Wednesday, May 14, 2008

Review of Monthly Review part one

The Guerrilla in Colombia - An Interview with Rodrigo Granda, Member of the FARC-EP International Commission, interviewed by Jean Batou

As George Orwell wrote in Notes on Nationalism, "[t]he nationalist not only does not disapprove of atrocities committed by his own side, but he has a remarkable capacity for not even hearing about them." This applies with even greater accuracy to atrocities committed by allies of one's own side; if Unitedstatesians have so much as heard of the war in Colombia, they are likely to know only that the FARC is considered a "terrorist organization" by that neutral arbiter of political morality, the U.S. government. Perhaps they will have heard, in addition, that the FARC are kidnappers and drug-runners as well.

But I would just about faint if I were to meet a Unitedstatesian who has any idea of the reason why people sacrifice their lives to join the FARC, or of the atrocities committed by the Colombian state and its narcotrafficking death squad allies against the FARC and the Colombian rural poor. So make me faint. Read this interview and get a perspective entirely absent from the U.S. media, right and left.

Rodrigo Granda: "In general, if we analyze the behavior of bourgeois states over time, we observe that they have various ways of applying what they call “representative democracy” and that they combine practically all forms of struggle to exploit the people. The “gringos” call it the “carrot and stick approach,” which they practice in the following way: if they consider that the masses are meek, they can let them develop certain forms of restricted democracy for a time; if they consider that those masses are becoming radicalized, then they take troops into the streets and impose repression. But if they notice that those mass movements have already become radicalized, then they employ state terrorism, and wage genocide against their opponents and the extermination of the mass organizations. It is this terror at its most horrifying that was experienced by nearly all countries here in our America in the recent past and still persists in Colombia.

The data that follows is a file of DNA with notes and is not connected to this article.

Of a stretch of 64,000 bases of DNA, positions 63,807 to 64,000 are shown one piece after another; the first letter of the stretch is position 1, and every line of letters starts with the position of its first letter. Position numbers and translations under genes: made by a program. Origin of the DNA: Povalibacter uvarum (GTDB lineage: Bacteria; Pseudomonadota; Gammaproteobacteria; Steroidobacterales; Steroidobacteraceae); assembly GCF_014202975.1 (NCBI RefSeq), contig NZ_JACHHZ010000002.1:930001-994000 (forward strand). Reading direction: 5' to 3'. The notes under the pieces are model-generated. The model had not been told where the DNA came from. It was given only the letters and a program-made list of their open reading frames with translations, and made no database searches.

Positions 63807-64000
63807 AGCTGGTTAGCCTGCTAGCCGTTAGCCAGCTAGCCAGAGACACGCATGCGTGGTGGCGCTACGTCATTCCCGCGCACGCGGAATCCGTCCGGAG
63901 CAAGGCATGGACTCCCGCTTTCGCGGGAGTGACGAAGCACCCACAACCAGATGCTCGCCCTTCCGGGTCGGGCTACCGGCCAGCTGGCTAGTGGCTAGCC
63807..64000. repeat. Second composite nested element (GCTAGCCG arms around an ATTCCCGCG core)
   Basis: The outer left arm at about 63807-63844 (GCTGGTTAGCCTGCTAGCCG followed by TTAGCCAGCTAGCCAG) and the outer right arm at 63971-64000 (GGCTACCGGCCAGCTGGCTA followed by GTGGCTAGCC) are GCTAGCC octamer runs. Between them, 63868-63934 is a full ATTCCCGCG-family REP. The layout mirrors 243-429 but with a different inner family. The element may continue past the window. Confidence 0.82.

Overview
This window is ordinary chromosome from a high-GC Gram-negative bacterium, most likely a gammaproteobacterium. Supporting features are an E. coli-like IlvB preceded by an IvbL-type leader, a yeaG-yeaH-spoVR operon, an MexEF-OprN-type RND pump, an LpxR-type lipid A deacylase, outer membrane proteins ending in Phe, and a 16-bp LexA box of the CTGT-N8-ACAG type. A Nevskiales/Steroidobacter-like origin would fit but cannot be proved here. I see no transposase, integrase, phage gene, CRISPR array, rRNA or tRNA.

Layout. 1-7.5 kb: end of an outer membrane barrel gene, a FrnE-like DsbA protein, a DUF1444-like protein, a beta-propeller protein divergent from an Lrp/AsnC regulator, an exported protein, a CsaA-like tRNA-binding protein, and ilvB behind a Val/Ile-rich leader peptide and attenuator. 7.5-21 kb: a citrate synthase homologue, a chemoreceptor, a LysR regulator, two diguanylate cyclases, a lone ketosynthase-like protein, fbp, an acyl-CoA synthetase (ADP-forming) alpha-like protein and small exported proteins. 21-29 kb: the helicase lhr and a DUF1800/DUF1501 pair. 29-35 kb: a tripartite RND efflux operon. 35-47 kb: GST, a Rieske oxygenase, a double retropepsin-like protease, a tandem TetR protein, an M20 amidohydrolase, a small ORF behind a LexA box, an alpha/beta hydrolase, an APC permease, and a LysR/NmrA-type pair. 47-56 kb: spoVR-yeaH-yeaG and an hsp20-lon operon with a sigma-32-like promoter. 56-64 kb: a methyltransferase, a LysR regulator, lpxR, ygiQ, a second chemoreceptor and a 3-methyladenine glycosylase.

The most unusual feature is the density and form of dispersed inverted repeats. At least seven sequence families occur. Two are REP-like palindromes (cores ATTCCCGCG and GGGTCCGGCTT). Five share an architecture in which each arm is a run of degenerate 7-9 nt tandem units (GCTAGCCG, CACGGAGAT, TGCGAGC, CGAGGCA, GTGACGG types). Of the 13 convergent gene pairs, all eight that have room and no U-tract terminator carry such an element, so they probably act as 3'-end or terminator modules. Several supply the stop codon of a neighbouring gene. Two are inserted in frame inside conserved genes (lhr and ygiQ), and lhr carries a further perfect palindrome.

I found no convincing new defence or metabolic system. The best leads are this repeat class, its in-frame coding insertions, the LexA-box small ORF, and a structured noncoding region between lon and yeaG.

From this viewpoint, it is legitimate for the revolutionary movements of Colombia and the world to employ every form of mass struggle to achieve the revolutionary changes that society needs at a given moment in its development.

We have not declared armed struggle by decree, nor can it be declared by decree, or by the will of person or party X or Y. Armed struggle is born of the overriding need to defend class interests at a particular moment in time, when the bourgeoisie close every door of democracy and expression the masses may have.

Unfortunately, Colombia’s history has shown what I’ve just said to be true: seeking national reconciliation in 1982, the FARC–EP entered into dialogue with then-president Belisario B├ętancourt and the Uribe Accords were signed. As a corollary of these accords the broad movement called the Patriotic Union (UP) was founded.

This movement erupted into national political life with enormous support among the inhabitants of town and country, the middle classes, students, etc. In other words, it was a movement that brought together very wide-ranging sectors. When the UP began to develop, the bourgeoisie panicked and commenced the planned systematic extermination—first of its leaders, then they massacred its members. This all ended in the most abhorrent political genocide ever seen in Latin America. The FARC–EP learned from this experiment, which was curtailed by state terrorism, and will not let history repeat itself."

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